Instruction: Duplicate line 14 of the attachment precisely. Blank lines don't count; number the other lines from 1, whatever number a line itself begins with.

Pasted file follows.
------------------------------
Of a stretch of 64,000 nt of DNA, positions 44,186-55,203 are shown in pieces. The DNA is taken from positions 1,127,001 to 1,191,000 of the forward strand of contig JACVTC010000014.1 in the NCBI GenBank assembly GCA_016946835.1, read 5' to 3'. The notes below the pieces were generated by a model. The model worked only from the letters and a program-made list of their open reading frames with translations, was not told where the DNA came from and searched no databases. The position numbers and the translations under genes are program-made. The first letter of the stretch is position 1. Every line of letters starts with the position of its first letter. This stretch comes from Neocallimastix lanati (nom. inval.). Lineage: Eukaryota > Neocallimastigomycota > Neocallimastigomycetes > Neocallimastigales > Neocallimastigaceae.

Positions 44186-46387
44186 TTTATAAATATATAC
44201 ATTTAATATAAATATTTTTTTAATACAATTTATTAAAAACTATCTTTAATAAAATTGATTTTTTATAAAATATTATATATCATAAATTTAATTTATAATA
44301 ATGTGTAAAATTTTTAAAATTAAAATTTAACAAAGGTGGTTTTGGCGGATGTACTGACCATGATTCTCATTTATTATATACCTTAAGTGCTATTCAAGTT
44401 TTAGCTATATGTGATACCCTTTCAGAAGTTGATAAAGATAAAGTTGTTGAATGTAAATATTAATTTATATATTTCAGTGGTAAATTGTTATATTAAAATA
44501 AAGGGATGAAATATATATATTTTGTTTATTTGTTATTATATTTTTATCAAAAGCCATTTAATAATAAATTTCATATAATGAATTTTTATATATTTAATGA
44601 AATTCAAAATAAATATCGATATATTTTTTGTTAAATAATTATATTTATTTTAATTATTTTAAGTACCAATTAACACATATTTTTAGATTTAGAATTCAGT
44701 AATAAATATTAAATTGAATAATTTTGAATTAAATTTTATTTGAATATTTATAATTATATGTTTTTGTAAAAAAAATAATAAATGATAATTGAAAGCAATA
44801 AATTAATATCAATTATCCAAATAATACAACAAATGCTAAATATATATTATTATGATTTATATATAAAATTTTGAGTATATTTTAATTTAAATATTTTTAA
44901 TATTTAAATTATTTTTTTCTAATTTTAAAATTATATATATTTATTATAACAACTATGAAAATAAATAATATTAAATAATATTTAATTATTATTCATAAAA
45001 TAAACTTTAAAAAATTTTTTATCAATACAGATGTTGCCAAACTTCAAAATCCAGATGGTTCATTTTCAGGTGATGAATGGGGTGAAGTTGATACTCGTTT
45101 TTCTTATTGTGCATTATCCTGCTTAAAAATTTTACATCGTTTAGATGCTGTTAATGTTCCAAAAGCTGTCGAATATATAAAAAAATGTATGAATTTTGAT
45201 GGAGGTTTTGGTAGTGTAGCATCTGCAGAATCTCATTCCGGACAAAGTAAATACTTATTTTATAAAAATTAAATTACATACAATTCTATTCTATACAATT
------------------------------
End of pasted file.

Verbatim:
45201 GGAGGTTTTGGTAGTGTAGCATCTGCAGAATCTCATTCCGGACAAAGTAAATACTTATTTTATAAAAATTAAATTACATACAATTCTATTCTATACAATT